Research

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Media Contact:Jordan Reese | jreese@upenn.edu | 215-573-6604June 10, 2010

University of Pennsylvania Analysis: Contrary to Popular Models, Sugar Is Not Burned by Self-Control Tasks

PHILADELPHIA –- Contradicting a popular model of self-control, a University of Pennsylvania psychologist says the data from a 2007 study argues against the idea that glucose is the resource used to manage self control and that humans rely on this energy source for will power.

The analysis, conducted by Robert Kurzban and published in the current issue of the journal Evolutionary Psychology, shows that evidence previously presented in favor of the claim that the brain consumes extra glucose when people exert self-control shows no such thing.

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Media Contact:Karen Kreeger | karen.kreeger@uphs.upenn.edu | 215-349-5658June 1, 2010

Jumping Genes Provide Extensive “Raw Material” for Evolution, Penn Study Finds

PHILADELPHIA - Using high-throughput sequencing to map the locations of a common type of jumping gene within a person’s entire genome, researchers at the University of Pennsylvania School of Medicine found extensive variation in these locations among the individuals they studied, further underscoring the role of these errant genes in maintaining genetic diversity.

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Media Contact:Jordan Reese | jreese@upenn.edu | 215-573-6604 May 26, 2010

Penn Researchers Add Genetic Data to Archaeology and Linguistics to Get Picture of African Population History

PHILADELPHIA –- Genetic researchers from the University of Pennsylvania have combined data from existing archaeological and linguistic studies of Africa with human genetic data to shed light on the demographic history of the continent from which all human activity emerged.

The study reveals not just a clearer picture of the continent’s history but also the importance of having independent lines of evidence in the interpretation of genetic and genomic data in the reconstruction of population histories.

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Media Contact:Jordan Reese | jreese@upenn.edu | 215-573-6604May 26, 2010

“Grinding Mouth, Wrinkle Eye”: Penn Graduate Student Describes New Species of Plant-Eating Dinosaur

PHILADELPHIA –- A team of paleontologists, including a University of Pennsylvania doctoral candidate, has described a new species of dinosaur based upon an incomplete skeleton found in western New Mexico. The new species, Jeyawati rugoculus, comes from rocks that preserve a swampy forest ecosystem that thrived near the shore of a vast inland sea 91 million years ago.

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Media Contact:Jordan Reese | jreese@upenn.edu | 215-573-6604May 21, 2010

University of Pennsylvania and Hong Kong University Physicists Describe the Melting of Colloidal Crystal Films

PHILADELPHIA –- Physicists from the University of Pennsylvania and Hong Kong University of Science and Technology have reported an elegant experimental study of the melting behaviors of thin crystalline films, uncovering a variety of interesting differences between thick films of greater than four layers and thinner or single-layer films.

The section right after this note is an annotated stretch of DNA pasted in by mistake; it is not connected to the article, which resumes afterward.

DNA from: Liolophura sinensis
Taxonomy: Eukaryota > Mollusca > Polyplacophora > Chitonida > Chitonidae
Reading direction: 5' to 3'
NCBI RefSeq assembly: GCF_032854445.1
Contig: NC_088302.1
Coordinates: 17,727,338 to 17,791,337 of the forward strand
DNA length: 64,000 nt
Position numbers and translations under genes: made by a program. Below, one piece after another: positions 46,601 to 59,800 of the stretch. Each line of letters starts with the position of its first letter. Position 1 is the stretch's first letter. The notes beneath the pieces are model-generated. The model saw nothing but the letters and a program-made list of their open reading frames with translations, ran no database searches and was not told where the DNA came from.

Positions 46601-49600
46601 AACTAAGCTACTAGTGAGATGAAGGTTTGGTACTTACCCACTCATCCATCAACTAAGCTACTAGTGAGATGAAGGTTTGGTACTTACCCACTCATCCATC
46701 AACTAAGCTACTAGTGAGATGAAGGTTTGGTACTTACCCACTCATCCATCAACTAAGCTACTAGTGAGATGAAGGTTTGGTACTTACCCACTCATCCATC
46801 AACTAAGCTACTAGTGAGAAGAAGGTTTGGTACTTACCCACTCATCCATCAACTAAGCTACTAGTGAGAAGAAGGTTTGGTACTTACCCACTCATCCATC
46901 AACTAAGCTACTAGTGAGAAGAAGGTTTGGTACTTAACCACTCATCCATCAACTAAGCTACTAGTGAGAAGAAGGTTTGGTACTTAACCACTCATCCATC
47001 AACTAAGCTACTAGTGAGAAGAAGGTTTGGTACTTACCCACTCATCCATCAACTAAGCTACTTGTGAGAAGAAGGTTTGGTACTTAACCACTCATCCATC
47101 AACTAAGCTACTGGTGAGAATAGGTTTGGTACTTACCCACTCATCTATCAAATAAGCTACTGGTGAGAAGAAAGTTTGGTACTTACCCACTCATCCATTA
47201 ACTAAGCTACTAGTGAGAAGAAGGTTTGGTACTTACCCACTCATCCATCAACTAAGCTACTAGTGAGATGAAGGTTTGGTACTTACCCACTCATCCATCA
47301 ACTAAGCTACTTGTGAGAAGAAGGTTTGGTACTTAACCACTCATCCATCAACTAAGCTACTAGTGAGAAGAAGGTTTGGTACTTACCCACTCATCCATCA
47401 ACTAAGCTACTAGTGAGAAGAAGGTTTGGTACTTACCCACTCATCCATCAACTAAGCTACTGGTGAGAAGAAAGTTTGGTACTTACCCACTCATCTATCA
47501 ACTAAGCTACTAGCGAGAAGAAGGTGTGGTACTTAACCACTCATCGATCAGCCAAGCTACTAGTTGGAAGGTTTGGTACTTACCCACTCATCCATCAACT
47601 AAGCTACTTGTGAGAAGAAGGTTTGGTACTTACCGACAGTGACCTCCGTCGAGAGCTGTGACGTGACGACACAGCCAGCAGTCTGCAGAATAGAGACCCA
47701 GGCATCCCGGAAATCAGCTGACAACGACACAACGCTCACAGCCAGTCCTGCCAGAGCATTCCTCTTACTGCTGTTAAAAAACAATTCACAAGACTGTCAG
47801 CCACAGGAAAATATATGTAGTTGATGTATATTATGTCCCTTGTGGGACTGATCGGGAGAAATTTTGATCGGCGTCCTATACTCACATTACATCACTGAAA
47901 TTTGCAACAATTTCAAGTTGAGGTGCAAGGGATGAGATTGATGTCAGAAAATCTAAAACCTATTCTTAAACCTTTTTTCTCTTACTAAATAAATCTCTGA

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Media Contact:Jordan Reese | jreese@upenn.edu | 215-573-6604May 20, 2010

Penn-Led Collaboration Mimics Library of Bio-Membranes for Use In Nanomedicine, Drug Delivery

PHILADELPHIA –- An international collaboration led by chemists and engineers from the University of Pennsylvania has prepared a library of synthetic biomaterials that mimic cellular membranes and that show promise in targeted delivery of cancer drugs, gene therapy, proteins, imaging and diagnostic agents and cosmetics safely to the body in the emerging field called nanomedicine.  

The study appears in the current issue of the journal Science.

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Media Contact:Jordan Reese | jreese@upenn.edu | 215-573-6604 May 12, 2010

Mathematicians Solve 140-Year-Old Boltzmann Equation

PHILADELPHIA –- Two University of Pennsylvania mathematicians have found solutions to a 140-year-old, 7-dimensional equation that were not known to exist for more than a century despite its widespread use in modeling the behavior of gases.

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Media Contact:Jordan Reese | jreese@upenn.edu | 215-573-6604 May 12, 2010

Cellular Workouts Strengthen Endothelial Cells' Grasp

PHILADELPHIA –- University of Pennsylvania bioengineers have demonstrated that the cells that line blood vessels respond to mechanical forces — the microscopic tugging and pulling on cellular structures — by reinforcing and growing their connections, thus creating stronger adhesive interactions between neighboring cells.

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Media Contact:Jordan Reese | jreese@upenn.edu | 215-573-6604April 29, 2010

Gene Therapy Success Sets Stage for New Treatments for Inherited Blindness, Penn Veterinary Researchers Say

PHILADELPHIA –- Veterinary vision scientists at the University of Pennsylvania have safely and successfully used a viral vector in targeting a class of photoreceptors of the retina called rods, a critical first step in developing gene therapies for inherited blindness caused by rod degeneration.  

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Media Contact:Jordan Reese | jreese@upenn.edu | 215-573-6604April 21, 2010

Gene Therapy Cures Canines of Inherited Form of Day Blindness, Penn Veterinary Researchers Say

PHILADELPHIA –- Veterinary ophthalmology researchers from the University of Pennsylvania have used gene therapy to restore retinal cone function and day vision in two canine models of congenital achromatopsia, also called rod monochromacy or total color blindness.